I’m very pleased indeed to be able to confirm that I had an image receive a ‘Highly Commended’ in this year’s British Wildlife Photography Awards for the second time, in the Small World category.
When I found out about the shot that had made it through, a globular springtail on some icy snow, I reflected on the images that I’ve been fortunate to have some limited success with and what they had in common. My previous BWPA success two years ago was of an ichneumon wasp on the moth-trap in the garden.
The two images that made the inaugural OPOTY portfolio in the same year were also images from my garden, a woodlouse and a Holly Blue butterfly. Given the range of locations that I take photos at, in around Surrey and Hampshire, it was a real surprise to realize that my most successful shots were from my own extremely tiny back garden, and I wondered why that might be?
None of the subjects are exotic or uncommon, far from it in fact in some cases. A large chunk of that is down to the hard work put into making our garden into a good habitat for as wide a range of invert life as possible, and I can take no credit for that at all! My wife is the green-fingered one, and the pond that reflected the woodlouse was very much her idea and execution too.
Also related, there’s nothing quite like familiarity with a site to open up the possibilities for photography, and your own garden is often where you can spend the most time, and are at your most relaxed. Nothing beats sitting in the midst of your plants and waiting for life to arrive or reveal itself, some of the most interesting finds arrive that way. And if not there is always another spot, if you were in the sun and nothing showed itself on this occasion, a shady spot may provide the inspiration. If nothing else, a relaxing few moments just enjoying the plants and flowers can inspire other shots, the shapes and forms in leafs and petals can make for intriguing macro shots.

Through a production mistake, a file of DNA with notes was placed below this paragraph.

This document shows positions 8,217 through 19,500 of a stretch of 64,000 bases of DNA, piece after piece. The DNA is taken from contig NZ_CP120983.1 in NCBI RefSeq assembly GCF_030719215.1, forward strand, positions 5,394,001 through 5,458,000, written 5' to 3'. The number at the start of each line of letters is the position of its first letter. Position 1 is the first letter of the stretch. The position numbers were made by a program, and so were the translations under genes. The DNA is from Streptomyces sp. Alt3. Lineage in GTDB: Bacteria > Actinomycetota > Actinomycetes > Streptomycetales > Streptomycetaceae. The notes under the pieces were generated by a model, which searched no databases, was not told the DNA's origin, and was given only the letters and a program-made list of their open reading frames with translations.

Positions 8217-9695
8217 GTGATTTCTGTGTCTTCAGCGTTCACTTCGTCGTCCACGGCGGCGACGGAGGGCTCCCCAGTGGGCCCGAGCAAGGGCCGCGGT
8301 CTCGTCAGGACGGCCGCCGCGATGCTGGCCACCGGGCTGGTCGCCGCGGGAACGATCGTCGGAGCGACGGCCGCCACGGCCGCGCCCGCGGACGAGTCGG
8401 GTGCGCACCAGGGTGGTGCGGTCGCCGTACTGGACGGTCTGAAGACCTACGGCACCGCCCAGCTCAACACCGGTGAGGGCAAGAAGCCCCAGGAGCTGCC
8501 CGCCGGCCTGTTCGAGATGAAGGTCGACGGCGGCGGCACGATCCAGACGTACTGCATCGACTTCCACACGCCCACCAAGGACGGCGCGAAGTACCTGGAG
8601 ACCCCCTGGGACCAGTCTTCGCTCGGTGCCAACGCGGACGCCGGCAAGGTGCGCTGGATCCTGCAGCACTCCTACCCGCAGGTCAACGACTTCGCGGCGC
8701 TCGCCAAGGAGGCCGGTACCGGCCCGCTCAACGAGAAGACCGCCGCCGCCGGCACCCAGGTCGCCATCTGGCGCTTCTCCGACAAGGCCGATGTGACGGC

My shots in the garden are by no means limited to the summer either, the globby pic was taken in the middle of winter, and there is always a log, stone or leaf to be picked up and examined for micro wildlife, there is always plenty of interesting subjects and the beauty of your own plot is that you soon learn where to look first, so while the trips to the garden are definitely shorter and damper in the ‘off-season’ they can be massively productive and rewarding
Here's a few more of my favourite finds in our compact garden, what can you spot in yours?